Card Sorting

A UX design technique in which you divide your users into groups, show them cards with different names for unrelated objects and ask them to categorise them.

More terms you might want to know

Thumbnail

A small, non-preview image that accompanies a larger image. It provides an immediate sense of the content while not necessarily revealing it in its entire scope.

Style Guide

A group of rules, guidelines, and/or standards designers use when producing artwork or branded projects ensuring that they have the desired appearance and are compliant with usage guidelines.

Microcopy

The small, non-essential text that appears on an interface. It has been set up specifically to be short and concise to draw attention to an essential user experience.

Asymmetry

The degree of difference between the two sides of an object or system.

Bleed

A printing term that describes how close an object is to the edge of a printed page. Bleeds are often used in graphic design for books, magazines, posters and other printed materials with photographs or illustrations.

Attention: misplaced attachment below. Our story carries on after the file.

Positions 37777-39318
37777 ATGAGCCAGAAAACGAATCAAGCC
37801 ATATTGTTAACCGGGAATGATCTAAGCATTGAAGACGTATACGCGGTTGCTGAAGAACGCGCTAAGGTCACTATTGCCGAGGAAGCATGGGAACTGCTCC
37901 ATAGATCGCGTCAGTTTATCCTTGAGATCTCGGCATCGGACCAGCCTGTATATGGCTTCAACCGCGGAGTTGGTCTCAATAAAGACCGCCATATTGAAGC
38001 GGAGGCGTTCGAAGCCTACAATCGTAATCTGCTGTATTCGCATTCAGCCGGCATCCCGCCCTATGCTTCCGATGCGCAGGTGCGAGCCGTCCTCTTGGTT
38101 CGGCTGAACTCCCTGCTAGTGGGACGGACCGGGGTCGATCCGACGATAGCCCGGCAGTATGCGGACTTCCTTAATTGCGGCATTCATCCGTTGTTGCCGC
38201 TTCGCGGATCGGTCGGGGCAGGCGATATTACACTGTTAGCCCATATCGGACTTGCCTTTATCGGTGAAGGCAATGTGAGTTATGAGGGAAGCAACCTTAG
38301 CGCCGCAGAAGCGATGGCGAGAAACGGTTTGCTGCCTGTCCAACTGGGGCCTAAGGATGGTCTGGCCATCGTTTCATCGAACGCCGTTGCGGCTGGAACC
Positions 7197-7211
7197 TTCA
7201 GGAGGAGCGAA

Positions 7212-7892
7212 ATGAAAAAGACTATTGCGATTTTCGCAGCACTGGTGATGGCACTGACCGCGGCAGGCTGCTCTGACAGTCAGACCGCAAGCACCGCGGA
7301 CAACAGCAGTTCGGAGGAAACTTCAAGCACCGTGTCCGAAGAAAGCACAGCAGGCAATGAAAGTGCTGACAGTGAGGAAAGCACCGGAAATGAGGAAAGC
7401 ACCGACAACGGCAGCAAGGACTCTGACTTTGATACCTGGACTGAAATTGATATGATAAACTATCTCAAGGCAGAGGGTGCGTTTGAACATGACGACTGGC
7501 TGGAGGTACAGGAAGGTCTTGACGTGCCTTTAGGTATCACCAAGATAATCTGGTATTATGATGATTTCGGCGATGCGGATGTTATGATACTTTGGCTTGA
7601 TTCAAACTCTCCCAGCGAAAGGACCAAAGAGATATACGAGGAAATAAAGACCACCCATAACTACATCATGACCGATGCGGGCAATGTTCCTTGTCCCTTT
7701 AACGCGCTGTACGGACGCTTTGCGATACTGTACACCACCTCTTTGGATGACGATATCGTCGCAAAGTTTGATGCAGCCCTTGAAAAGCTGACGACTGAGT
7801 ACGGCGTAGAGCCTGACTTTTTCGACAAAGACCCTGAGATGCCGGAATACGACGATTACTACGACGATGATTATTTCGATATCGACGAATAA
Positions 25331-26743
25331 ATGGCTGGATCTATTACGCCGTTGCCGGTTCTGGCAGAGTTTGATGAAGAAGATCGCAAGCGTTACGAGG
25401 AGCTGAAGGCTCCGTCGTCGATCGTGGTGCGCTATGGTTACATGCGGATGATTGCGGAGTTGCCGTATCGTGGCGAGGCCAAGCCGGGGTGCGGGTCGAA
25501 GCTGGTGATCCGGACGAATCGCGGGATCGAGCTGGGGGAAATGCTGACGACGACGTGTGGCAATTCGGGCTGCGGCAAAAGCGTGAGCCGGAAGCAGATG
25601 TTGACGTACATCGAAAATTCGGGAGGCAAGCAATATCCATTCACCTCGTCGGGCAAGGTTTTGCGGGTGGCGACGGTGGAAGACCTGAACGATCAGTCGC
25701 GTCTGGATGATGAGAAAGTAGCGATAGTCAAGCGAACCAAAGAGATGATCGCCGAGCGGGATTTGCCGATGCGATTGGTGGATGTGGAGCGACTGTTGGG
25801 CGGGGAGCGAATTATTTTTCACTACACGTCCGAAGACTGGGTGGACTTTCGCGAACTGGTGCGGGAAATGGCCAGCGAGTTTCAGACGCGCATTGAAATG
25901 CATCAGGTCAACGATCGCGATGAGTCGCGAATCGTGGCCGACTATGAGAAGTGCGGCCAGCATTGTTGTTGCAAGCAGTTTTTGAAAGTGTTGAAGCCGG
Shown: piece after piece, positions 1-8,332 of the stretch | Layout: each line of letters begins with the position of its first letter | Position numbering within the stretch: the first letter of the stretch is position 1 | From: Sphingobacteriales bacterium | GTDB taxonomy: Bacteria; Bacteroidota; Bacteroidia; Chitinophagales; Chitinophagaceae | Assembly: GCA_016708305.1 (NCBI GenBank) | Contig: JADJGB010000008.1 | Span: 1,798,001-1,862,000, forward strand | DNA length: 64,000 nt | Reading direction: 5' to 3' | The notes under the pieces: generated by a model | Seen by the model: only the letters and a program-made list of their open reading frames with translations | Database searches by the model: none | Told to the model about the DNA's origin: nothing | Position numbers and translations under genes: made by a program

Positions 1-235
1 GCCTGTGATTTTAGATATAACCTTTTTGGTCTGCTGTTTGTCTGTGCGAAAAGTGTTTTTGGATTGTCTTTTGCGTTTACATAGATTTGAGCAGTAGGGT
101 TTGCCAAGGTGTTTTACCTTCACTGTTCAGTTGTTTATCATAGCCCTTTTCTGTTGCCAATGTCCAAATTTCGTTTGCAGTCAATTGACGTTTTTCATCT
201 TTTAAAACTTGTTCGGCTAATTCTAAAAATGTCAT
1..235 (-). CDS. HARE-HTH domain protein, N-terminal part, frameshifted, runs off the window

GIF

A file format that supports both static and animated images. It is a popular file format on the internet and social media due to its wide colour support, portability, and animating capabilities.

Composition

An organised arrangement of elements used for a particular purpose, such as to create striking visual effects or to convey information effectively. Good composition is achieved through different methods, such as placing figures or objects in a scene, revising and simplifying lines and shapes that make up a figure, and arranging multiple figures or objects into meaningful relationships.

Slab Serif

A type of serif, characterized by large x-heights and thick, blocky strokes with little variation in width.

Font Weight

The thickness or thinness of a typeface. Common font weights are light, regular/normal, semi-bold, bold and extra bold.

Iterative Design

A way of developing new products or services using a process of repeated and regular refinement, in which prototypes are made, evaluated, revised, and re-evaluated until the desired result is achieved. High profile companies have successfully implemented iterative design to create effective and innovative products.

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